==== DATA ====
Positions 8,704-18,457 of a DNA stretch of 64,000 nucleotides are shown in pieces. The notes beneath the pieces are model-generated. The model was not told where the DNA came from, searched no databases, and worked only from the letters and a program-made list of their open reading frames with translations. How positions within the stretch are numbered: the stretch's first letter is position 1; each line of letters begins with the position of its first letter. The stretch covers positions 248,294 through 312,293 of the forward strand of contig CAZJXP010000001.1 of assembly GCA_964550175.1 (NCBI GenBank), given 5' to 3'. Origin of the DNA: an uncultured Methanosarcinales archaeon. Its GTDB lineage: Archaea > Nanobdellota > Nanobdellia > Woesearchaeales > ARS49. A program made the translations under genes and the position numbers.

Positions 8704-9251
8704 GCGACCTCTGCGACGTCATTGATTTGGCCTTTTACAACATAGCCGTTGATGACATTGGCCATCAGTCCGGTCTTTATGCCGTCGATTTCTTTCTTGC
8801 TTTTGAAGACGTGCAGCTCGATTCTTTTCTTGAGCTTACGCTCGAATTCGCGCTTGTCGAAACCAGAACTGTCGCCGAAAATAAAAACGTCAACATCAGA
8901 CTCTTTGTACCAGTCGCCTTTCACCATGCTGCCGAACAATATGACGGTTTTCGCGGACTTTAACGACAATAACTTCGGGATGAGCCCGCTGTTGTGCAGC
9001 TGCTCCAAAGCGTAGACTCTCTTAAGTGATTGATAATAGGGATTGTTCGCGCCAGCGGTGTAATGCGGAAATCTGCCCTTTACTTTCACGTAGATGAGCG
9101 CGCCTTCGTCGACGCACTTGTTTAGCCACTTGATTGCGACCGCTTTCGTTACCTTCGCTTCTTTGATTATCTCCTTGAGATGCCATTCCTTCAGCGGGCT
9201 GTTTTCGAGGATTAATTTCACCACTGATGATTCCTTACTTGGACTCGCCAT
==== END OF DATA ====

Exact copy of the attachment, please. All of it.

Positions 8,704-18,457 of a DNA stretch of 64,000 nucleotides are shown in pieces. The notes beneath the pieces are model-generated. The model was not told where the DNA came from, searched no databases, and worked only from the letters and a program-made list of their open reading frames with translations. How positions within the stretch are numbered: the stretch's first letter is position 1; each line of letters begins with the position of its first letter. The stretch covers positions 248,294 through 312,293 of the forward strand of contig CAZJXP010000001.1 of assembly GCA_964550175.1 (NCBI GenBank), given 5' to 3'. Origin of the DNA: an uncultured Methanosarcinales archaeon. Its GTDB lineage: Archaea > Nanobdellota > Nanobdellia > Woesearchaeales > ARS49. A program made the translations under genes and the position numbers.

Positions 8704-9251
8704 GCGACCTCTGCGACGTCATTGATTTGGCCTTTTACAACATAGCCGTTGATGACATTGGCCATCAGTCCGGTCTTTATGCCGTCGATTTCTTTCTTGC
8801 TTTTGAAGACGTGCAGCTCGATTCTTTTCTTGAGCTTACGCTCGAATTCGCGCTTGTCGAAACCAGAACTGTCGCCGAAAATAAAAACGTCAACATCAGA
8901 CTCTTTGTACCAGTCGCCTTTCACCATGCTGCCGAACAATATGACGGTTTTCGCGGACTTTAACGACAATAACTTCGGGATGAGCCCGCTGTTGTGCAGC
9001 TGCTCCAAAGCGTAGACTCTCTTAAGTGATTGATAATAGGGATTGTTCGCGCCAGCGGTGTAATGCGGAAATCTGCCCTTTACTTTCACGTAGATGAGCG
9101 CGCCTTCGTCGACGCACTTGTTTAGCCACTTGATTGCGACCGCTTTCGTTACCTTCGCTTCTTTGATTATCTCCTTGAGATGCCATTCCTTCAGCGGGCT
9201 GTTTTCGAGGATTAATTTCACCACTGATGATTCCTTACTTGGACTCGCCAT